Event planner sitting at her desk and planning for retirement

The Event Entrepreneur’s Guide to Planning for Retirement

If you work in the event industry, you’re a planning pro. Weddings, conferences, charity galas, anniversaries, kids’ birthdays, graduations… you’ve got it covered. But what about retirement? And no, we’re not talking about retirement parties. We’re talking about your retirement.

Especially if your event planning business is just starting to take off, retirement can feel like a long way off. As you know from your work as a professional event planner, though, time passes fast, and skimping on the planning process in the early stages leads to trouble down the road.

Owning a small business means the responsibility of planning for retirement is totally on you, which can be a scary thought to even the most organized planning professional. But don’t worry—we’ve got tips to get you started on a sunny future for both you and your business.

Where is my event business going?

This is the big question you have to ask yourself before you start creating a retirement plan. You’re the business owner, so when you retire, what happens to your business? Will you close up shop? Will you sell it? Will you pass it on to younger relatives? Will it go to a partner or junior employee? Will you continue to own shares?

You probably won’t be able to settle this right away, especially if you’re just starting out in the event planning business. It’s impossible to predict exactly what your business will look like years down the road, and as it changes your plans for transferring your business will also change.

Still, you’ll need some sort of goal to organize your retirement planning, so think about where you’d like to see your business after you retire and aim to work towards that.

My business is my baby—I can’t sell out!

Tons of people feel this way, and for good reason. After putting so much time, money, and effort into your business, the thought of letting it go to someone else can be horrifying! Plus, one of the big benefits of creating your own business is getting full control over every single decision, and letting go of that can be tough. What if the new owner completely overhauls the personal flair you worked so hard to create? Worse, what if they just ruin the whole thing?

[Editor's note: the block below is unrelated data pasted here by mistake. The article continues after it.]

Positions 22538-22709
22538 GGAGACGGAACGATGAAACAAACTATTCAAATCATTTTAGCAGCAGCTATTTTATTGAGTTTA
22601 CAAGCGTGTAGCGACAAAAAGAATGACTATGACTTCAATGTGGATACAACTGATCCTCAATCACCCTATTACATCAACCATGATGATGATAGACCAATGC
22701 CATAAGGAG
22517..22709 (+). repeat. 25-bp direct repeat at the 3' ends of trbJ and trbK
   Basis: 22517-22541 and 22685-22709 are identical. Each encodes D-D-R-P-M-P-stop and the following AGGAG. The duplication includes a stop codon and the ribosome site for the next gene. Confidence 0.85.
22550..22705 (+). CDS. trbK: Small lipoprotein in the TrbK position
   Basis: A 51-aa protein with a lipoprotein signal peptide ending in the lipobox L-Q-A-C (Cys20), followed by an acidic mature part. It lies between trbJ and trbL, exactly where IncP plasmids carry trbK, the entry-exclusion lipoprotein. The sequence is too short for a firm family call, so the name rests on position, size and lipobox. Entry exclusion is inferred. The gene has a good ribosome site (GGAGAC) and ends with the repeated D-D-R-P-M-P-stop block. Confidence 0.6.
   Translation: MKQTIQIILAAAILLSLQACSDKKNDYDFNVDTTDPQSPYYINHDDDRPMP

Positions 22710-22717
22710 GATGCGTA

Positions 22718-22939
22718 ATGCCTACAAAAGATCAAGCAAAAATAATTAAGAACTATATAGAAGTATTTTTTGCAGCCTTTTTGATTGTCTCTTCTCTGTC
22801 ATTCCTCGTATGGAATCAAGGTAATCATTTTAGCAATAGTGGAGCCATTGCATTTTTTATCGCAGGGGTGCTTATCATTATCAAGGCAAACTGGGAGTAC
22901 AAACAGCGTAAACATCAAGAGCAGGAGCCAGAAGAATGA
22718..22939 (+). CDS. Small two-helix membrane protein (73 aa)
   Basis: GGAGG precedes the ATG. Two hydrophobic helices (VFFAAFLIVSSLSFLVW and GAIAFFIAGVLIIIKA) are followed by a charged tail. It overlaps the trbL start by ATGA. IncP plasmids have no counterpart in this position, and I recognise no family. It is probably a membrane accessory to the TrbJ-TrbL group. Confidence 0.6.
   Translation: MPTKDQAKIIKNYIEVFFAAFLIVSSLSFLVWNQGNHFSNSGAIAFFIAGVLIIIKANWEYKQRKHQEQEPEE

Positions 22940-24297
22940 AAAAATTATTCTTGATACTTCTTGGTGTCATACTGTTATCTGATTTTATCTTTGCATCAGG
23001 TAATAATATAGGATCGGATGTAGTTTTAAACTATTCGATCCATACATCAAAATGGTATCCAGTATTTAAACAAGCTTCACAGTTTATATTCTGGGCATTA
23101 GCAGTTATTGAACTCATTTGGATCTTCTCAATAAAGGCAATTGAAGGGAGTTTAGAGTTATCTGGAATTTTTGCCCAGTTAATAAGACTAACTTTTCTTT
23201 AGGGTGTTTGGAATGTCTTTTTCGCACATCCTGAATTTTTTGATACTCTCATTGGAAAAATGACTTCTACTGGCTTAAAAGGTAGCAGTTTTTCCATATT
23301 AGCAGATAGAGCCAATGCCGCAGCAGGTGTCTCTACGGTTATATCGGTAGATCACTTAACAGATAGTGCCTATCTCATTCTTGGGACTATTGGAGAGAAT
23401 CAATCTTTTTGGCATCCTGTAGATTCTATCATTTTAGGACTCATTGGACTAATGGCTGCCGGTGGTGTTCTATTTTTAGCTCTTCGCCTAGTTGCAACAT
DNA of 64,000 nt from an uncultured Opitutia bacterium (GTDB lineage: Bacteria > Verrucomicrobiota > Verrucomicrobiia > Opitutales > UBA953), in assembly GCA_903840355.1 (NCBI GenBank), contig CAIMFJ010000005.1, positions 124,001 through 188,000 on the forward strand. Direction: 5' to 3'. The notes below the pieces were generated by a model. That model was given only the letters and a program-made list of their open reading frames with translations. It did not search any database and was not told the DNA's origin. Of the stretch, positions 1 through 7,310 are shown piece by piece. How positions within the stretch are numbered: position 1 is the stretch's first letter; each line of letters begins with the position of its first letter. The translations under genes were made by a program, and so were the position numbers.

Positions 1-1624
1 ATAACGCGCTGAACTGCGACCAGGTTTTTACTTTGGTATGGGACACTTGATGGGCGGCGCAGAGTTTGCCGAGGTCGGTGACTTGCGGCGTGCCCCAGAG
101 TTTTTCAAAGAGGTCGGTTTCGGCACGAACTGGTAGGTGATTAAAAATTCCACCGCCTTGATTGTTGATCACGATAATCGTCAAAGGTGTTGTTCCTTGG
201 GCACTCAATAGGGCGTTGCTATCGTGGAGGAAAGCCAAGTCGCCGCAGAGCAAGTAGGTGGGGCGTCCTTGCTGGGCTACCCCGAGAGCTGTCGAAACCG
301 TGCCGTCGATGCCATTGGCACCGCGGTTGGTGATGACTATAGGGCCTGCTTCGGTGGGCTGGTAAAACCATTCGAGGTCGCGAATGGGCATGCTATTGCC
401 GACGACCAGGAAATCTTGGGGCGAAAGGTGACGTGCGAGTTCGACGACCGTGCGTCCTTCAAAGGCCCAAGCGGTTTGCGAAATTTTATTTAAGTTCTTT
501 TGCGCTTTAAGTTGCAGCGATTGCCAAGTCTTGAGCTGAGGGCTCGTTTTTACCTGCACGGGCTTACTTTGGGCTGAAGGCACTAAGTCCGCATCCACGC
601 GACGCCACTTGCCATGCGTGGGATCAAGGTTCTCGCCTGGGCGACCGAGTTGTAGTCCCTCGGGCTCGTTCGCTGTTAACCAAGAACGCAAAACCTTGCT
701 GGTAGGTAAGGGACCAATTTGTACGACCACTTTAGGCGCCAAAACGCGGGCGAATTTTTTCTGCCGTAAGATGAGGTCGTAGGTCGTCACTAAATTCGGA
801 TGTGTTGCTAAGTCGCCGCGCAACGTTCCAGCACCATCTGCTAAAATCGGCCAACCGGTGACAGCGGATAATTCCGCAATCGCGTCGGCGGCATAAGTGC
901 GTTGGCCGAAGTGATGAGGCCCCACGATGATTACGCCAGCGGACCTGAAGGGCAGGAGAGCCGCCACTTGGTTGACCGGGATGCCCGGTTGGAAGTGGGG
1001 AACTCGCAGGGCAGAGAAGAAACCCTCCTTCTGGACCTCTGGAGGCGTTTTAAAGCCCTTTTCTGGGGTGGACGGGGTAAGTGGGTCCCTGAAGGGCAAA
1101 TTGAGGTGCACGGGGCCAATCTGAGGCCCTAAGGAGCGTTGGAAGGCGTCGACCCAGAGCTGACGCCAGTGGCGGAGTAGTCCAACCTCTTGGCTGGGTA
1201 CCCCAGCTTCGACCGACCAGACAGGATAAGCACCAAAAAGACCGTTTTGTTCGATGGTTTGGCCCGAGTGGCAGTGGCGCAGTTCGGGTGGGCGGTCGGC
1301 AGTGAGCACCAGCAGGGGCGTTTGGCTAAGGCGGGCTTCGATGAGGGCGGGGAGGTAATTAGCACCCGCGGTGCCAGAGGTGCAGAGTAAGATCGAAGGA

Happy event planner working from a home office

Luckily, retiring from a small business doesn’t just mean a choice between selling out and working forever. Some buyers are willing to negotiate a deal where you’ll hold onto part of the company or retain some limited management involvement, if it’s the business side of things you can’t bear to lose. On the other hand, if you’re interested in scaling back your involvement but still taking on a few clients, you might want to negotiate a deal where you step down from ownership and become a part-time employee in your own business!

Passing the business on to someone in your family is another option that keeps you close, but planning for it can be tricky. Don’t assume that your sister, brother, son, daughter, niece, nephew, cousin, or other relative will want to take on your event planning business—we’ve all seen enough Hollywood movies to know how that ends! Instead, be realistic and figure out a backup plan in case your relatives decide they have different dreams to follow.

But how do I make my business attractive to buyers?

Aside from running a profitable, well-marketed business, the most important way to make your business appealing to a buyer is to grow. Let’s face it: a one-person business just won’t sell, and certainly not for enough to support your retirement lifestyle.

If you’re planning on selling your event planning business when you retire, you’ll need to start thinking about taking on employees. Even though you might not be ready to start hiring yet, setting out some goals for growth early on helps to make sure you’re on track for creating a business that’ll sell for a good profit.

Group of event planners working together on a concept

When’s the best time to start looking for buyers? Pretty much as soon as possible. Yes, we know you won’t be retiring for years, but keeping an eye out for potential buyers means you’ll be well and truly prepared to sell when the time comes. This way, you’ll avoid scrambling to sell (and losing out on a good price in the process) when you decide you’re ready to step down from the event planning world.

Okay, I’ve got a goal for my event planning business. Now how do I save for it?

Your options for retirement savings plans will depend on your business and on where you live, since different countries have different retirement plan setups, so you’ll need to do a little research of your own.

Luckily, the best way to get started on picking a retirement plan is simple: just go talk to a financial advisor. Unless you’re an expert on finances, investments, and savings, getting professional advice is the easiest way to make sure you’re going with the best possible decision for you and your business.

If you’re planning on financing your retirement by selling your business, the first step is to figure out how much your business will be worth. This is tough to estimate, even for finance experts, so aim to get an approximate range where you can expect your business’s value to land. That way, any economic changes won’t mess up your whole retirement plan.

Event planner holding her notebook

Does selling your business mean you don’t have to worry about saving? Nope. You’ll still need some sort of retirement savings plan (again, this is where the financial advisor comes in really handy)—and remember, once you start growing, you won’t just be responsible for looking after your own retirement!

Do you want to learn more about turning your creative flair for event planning into a real business? QC Event School’s courses include the event and business training you need for success!

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